Due to some strange weather peculiarity, it’s not quite spring here yet, although according to the locals it should be. There are a lot of bare trees, but in the evening rain that doused me a little coming out of a huge 24-hour grocery store, it really was not cold. On the way up I had an over-three-hour layover in Dulles airport, a real dog of an airport–at least, it’s been my least favorite. Before touching down I decided, somehow, I was going to look for things to like about it. I must have landed on the right concourse, because I got a great burrito at a good price. Indeed, the B concourse where I had entered did have a large selection of food places. I had sat next to an old woman in Norfolk awaiting the plane for the first leg of the journey. She was somewhat dowdily dressed in a matronly old lady kind of way, but not cheaply dressed; her clothes were in good shape. We did not converse. When I got my burrito I walked to a seat in a calm, partially-deserted gate and sat down a couple of chairs from the busy walkway, which in that portion on the opposite side of the walkway from me was a long, blank wall with only a private, locked door for employee access. My back to a wall, I sat munching my burrito, realizing it would have been helpful to get a fork, but managing not to make a mess. Walking in the same direction down the passageway I was facing came the elderly woman who had sat next to me in Norfolk. As she appeared on my left passing the wall at my back, she backtracked behind where I was sitting in the corridor, where I could not see her, then she walked by again. She walked towards the other side of the corridor from where I was sitting, gestured with her hand, then backtracked and came over to me. “Excuse me,” she said, pointing to the empty space of the blank wall in the then empty corridor. “There’s a spirit over there. Granby.” Then she walked off. I wasn’t sure if I’d heard her last word correctly. My tendency was to believe that somehow this woman had perceived something. If she had, it was clearly not in the material realm. Saw a large stand of sunscreen being sold in the grocery store where I shopped tonight. Coming from Orlando, although I know it might be useful sometime here, I could not help but think, Who needs sunscreen in a climate like this? It’s very nice here in Candlewood Suites. It’s weird. You catch a plane, go shopping, next thing you know you feel at home. There are free CDs and movies to check out at the front desk, high-speed Internet, a kitchenette and big refrigerator and microwave.
Monthly Archive: April 2007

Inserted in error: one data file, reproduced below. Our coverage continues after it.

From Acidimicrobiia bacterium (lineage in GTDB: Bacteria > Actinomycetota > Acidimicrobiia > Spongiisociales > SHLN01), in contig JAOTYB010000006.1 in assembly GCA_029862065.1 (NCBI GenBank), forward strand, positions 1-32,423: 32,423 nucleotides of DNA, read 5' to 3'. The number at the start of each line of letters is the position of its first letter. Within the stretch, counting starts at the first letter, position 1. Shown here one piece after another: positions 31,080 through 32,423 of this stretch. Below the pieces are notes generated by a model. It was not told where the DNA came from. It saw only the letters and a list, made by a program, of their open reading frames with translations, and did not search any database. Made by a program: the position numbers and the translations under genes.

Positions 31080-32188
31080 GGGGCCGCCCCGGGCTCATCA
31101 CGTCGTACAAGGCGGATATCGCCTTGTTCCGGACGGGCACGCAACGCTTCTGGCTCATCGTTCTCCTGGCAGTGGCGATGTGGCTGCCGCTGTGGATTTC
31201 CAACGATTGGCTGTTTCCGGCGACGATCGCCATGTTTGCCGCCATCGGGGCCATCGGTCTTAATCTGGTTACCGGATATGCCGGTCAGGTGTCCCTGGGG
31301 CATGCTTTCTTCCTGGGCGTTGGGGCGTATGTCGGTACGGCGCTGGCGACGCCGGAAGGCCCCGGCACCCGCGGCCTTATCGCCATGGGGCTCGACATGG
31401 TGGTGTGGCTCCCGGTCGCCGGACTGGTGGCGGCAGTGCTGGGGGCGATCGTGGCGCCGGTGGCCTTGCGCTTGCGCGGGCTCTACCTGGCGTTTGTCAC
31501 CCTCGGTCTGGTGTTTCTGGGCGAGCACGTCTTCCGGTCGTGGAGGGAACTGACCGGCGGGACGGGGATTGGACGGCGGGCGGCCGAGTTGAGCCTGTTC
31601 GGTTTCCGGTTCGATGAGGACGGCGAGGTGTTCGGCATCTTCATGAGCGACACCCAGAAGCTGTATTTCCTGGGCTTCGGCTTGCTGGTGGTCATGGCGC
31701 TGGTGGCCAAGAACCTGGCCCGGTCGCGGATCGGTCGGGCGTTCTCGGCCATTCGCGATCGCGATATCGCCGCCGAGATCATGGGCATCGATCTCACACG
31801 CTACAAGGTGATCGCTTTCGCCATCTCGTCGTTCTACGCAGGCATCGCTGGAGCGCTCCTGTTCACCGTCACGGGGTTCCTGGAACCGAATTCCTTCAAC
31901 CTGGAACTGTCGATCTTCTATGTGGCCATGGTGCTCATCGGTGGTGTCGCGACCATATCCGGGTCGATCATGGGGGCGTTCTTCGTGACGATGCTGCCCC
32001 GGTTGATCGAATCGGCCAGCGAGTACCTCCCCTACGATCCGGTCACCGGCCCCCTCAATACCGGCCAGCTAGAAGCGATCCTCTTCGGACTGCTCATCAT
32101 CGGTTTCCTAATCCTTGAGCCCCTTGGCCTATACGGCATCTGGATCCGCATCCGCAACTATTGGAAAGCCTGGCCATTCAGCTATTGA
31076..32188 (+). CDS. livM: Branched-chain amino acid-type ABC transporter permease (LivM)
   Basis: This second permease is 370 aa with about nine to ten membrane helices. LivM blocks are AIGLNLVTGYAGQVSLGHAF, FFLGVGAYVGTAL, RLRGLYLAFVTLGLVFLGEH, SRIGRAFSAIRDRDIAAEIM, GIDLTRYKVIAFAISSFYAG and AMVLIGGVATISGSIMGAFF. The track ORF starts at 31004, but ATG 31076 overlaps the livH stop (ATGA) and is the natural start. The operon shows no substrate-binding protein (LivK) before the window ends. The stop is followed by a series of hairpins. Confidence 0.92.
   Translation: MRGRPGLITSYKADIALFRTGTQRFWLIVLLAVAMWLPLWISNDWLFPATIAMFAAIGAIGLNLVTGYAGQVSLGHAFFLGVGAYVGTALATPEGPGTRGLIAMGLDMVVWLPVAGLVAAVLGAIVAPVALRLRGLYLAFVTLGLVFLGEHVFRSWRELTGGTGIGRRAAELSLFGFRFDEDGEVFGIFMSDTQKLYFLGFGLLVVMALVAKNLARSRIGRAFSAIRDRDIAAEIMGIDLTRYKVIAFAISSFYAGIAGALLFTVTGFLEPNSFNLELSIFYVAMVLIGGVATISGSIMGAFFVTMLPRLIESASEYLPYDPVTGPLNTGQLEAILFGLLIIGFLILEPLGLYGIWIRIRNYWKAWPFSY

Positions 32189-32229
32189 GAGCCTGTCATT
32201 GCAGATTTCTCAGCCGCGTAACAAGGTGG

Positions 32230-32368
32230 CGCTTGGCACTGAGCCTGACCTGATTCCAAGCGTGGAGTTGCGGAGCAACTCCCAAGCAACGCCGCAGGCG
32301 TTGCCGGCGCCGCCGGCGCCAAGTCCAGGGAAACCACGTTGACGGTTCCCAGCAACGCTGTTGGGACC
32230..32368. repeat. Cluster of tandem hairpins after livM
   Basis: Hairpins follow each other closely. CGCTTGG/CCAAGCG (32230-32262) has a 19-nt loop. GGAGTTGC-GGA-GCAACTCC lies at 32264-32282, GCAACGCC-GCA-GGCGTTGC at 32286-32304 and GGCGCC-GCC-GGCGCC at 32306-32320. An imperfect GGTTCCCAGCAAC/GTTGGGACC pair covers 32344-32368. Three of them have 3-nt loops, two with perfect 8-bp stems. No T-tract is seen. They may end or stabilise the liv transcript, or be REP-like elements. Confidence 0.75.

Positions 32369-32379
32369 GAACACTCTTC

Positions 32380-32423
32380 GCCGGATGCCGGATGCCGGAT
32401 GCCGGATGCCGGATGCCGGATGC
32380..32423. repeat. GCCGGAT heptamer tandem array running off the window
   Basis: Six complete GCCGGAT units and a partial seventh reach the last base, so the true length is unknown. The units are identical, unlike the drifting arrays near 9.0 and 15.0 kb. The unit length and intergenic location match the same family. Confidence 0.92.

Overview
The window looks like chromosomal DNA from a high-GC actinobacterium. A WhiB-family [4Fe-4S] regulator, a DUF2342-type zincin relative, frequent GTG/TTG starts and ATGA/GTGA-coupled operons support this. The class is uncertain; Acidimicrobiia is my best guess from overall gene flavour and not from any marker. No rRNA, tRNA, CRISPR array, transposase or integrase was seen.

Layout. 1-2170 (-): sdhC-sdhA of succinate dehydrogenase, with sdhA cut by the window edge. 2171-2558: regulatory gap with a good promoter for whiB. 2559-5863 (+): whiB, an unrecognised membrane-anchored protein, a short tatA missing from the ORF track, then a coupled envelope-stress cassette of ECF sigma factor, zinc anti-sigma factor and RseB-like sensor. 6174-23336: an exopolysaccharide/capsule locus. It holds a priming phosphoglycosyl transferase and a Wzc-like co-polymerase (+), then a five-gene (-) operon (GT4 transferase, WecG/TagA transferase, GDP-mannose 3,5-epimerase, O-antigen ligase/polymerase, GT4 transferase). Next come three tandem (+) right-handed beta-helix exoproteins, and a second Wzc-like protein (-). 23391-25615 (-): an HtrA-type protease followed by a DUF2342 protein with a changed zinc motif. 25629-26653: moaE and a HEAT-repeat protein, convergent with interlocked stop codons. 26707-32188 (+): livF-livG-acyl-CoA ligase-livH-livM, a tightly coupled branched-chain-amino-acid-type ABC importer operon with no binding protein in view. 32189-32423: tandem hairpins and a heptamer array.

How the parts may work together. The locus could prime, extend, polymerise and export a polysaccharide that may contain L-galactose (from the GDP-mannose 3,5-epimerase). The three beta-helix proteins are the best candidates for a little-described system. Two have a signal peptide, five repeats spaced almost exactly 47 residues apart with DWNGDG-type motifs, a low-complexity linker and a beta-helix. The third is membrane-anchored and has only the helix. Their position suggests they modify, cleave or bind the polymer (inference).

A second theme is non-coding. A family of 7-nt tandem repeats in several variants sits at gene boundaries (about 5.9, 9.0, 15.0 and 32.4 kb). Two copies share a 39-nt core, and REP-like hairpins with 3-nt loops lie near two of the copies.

Yesterday, here on the Peninsula, the temperature was in the upper eighties, almost ninety degrees Fahrenheit. The air conditioner on my car was blowing cold, the fan on “5,” when I first got in on my way home. These past few months I’ve noticed occasions when it was about ten degrees warmer here than in Orlando, which indeed often has a climatological sweet spot through the end of May. Today, before leaving my apartment, I took a second to check the weather by bringing up the dashboard on my Mac, a cool feature whereby by the touch of a single key a selection from among thousands of widgets are displayed on my computer screen, some of which instantaneously draw information of sources in real time off the Internet. It takes all of a few seconds to get the weather. I noticed it would be cooler today, but left without a jacket, wearing an undershirt and a heavy long-sleeved shirt. Today when I left my office at 5:00 (my hours have been varying almost daily, but today that’s when I left), there was a slight fog out, it was in the 50s (a little over thirty degrees cooler than the day before), with little water droplets hitting one’s skin while walking. Magical variety. This afternoon I came home, ate some cheese and crackers, then lay down for a moment and was out for a couple of hours. When I woke up, I had a weak cup of coffee (not taking time to grind some fresh, then set out with a salmon salad at Panera Bread in mind for dinner. Arriving ten minutes before they closed I was informed there were out of lettuce, and no, I didn’t want anything else. When I left my apartment, I encountered thicker fog than earlier in the afternoon, a night fog, often an orangesque glow caused by the orange sodium street lamps throwing their light into the foggy mist, with each water droplet becoming like a little light bulb of orange splendor. Driving down the street, it could have been fantasyland. After the brief stop at Panera Bread, I started navigating through the massive backstreet infrastructure of retail malls, restaurants, huge cul-de-sacs of retail “anchors” and parking lots to make my way to Walmart without driving onto the main drag. This part of the peninsula has grown fast, and it is indeed city here. About a hundred yards from the parking lot of Walmart, climbing a hill, on my left was a brilliant of spectacle of light in the fog, stunning in its magical beauty. I had that thought that I’d never noticed these lights before, then realized these were auxiliary approach lights—fog lights—to the Newport News-Williamsburg International Airport, (aka PHF, Patrick Henry Field), where I had recently returned from Orlando via Airtran on a one-hour-twenty-minute flight. Yesterday the sun felt so sweet it made one want to go to the beach and hang out all day. Tonight, the fog was so beautiful it made one want to stay up all night and roam around in it. But this was, after all, a work night. I must look pretty geeky in my second military haircut, even shorter than the first (after twelve weeks without a trim, it was time). It cuts my shower time down to about ten minutes though, making for a fast morning routine. It seems weird maintaining a residence 800 miles away, where I visit infrequently. It shouldn’t; many people do that. After all, it’s now part of my humble portfolio, and one must take care of one’s investments.